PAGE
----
Turkish Prime Minister Erdogan rejects criticism from EU



Turkish prime minister Recep Tayyip Erdogan speaks to his supporters on June 7, 2013 in Istanbul, Turkey.


Uriel Sinai

Turkish Prime Minister Recep Tayyip Erdogan called for an immediate end to nationwide protests sparked by a plan to build over Istanbul's Gezi Park Friday.

Arriving at Istanbul airport after a four-day North Africa tour, he described the protests as bordering on "illegal" and "vandalism," and showed no sign that he would back down from the plan to redevelop the green space. 

Standing alongside his wife and government ministers on an open-top bus, he reportedly told a crowd or around 1,000 supporters: "These protests that are bordering on illegality must come to an end as of now."

Erdogan blamed external elements for fueling the unrest. He promised, however, that accusations of the excessive use of police force during recent days of unrest would be investigated.

However, when European Union Enlargement Commissioner Stefan Fuele reiterated that the Turkish police's use of force should be investigated, Erdogan did not take kindly to the statement.

Erdogan said similar protests in Europe would have been met with a harsher response, according to the BBC.

Erdogan and Fuele were speaking at a conference in Istanbul ahead of talks regarding Turkey's ambitions to join the EU.

Three people — two protesters and a policeman — have died, while thousands have been wounded, according to the Associated Press.

Protesters object to what they say is Erdogan's increasingly autocratic and arrogant leadership style.

More from GlobalPost: Turkey's protesters talk booze, sex and human rights (VIDEO)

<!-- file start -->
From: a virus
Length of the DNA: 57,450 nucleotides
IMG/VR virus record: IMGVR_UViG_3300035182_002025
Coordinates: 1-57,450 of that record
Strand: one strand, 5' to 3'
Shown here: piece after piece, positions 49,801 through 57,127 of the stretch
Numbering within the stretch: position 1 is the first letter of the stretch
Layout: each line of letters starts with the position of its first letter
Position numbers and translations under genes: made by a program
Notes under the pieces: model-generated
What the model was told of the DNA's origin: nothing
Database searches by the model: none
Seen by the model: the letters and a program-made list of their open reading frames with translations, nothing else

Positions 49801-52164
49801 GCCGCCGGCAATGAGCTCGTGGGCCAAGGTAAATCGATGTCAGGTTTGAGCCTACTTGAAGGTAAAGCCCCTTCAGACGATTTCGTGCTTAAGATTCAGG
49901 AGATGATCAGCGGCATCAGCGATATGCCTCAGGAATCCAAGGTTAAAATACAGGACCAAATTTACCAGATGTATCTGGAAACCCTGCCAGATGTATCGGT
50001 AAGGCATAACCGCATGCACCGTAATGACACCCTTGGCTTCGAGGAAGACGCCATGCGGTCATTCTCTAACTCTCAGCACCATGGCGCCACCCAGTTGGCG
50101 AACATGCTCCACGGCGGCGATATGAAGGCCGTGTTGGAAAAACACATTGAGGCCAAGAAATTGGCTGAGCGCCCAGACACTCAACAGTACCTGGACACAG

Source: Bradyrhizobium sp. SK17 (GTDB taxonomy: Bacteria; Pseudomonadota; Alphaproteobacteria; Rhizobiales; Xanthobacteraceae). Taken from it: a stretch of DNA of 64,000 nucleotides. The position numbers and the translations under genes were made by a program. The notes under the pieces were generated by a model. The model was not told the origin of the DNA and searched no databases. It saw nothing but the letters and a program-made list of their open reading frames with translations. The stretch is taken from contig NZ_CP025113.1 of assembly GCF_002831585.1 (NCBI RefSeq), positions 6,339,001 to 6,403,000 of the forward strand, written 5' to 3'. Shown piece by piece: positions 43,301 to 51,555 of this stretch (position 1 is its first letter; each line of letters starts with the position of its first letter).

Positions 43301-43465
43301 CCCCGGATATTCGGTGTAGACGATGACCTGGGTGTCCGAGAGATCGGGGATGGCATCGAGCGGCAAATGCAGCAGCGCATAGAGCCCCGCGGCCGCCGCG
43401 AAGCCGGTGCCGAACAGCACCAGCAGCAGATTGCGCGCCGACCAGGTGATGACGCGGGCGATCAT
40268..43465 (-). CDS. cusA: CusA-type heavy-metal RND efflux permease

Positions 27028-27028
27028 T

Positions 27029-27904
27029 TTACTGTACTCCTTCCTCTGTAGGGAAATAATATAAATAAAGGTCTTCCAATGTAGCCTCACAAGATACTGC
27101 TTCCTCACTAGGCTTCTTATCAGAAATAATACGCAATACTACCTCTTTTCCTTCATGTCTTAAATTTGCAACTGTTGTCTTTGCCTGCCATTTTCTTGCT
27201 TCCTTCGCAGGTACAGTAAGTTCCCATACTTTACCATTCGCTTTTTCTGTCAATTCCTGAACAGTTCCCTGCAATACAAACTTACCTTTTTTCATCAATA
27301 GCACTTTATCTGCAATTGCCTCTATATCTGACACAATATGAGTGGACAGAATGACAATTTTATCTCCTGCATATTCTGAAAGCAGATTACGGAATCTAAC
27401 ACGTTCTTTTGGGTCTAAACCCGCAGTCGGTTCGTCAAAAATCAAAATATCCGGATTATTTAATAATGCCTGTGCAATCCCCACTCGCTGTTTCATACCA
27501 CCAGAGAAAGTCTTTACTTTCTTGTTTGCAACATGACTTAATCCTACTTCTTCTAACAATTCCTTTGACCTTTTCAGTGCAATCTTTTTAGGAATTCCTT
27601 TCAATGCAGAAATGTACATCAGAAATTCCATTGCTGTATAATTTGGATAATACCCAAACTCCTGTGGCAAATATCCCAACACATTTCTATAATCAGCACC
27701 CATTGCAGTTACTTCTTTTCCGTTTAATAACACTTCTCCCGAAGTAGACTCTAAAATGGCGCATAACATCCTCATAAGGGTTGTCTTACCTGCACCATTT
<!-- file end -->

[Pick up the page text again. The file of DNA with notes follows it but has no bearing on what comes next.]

On Friday the prime minister defended his leadership, telling a crowd of waiting supporters: "We stood strong, but we were never stubborn... We are together, we are unified, we are brothers. They say I am the prime minister of only 50 percent. It's not true. We have served the whole of the 76 million from the east to the west."

He was referring to his ruling Justice and Freedom Party's election win in 2011, when he took 50 percent of the vote.

To those supporters who chanted "Let us go, let's crush Taksim," he responded: "We have never been for building tension and polarisation, but we cannot applaud brutality."

He urged them to "go home" peacefully. "You have remained calm, mature and showed common sense. We're all going to go home from here," he said.

At the same time, however, thousands of anti-government protesters were rallying in Istanbul's Taksim Square.

Erdogan threw down the gauntlet by declaring at a news conference in Tunis on Thursday that the Gezi development would proceed as planned. That was despite his promise that "the AKP government will never try to raise tensions, polarize issues or get into conflict."

Prices on the Istanbul Stock Exchange began falling before he left Tunisia to return home on Friday, as investors took flight ahead of more unrest.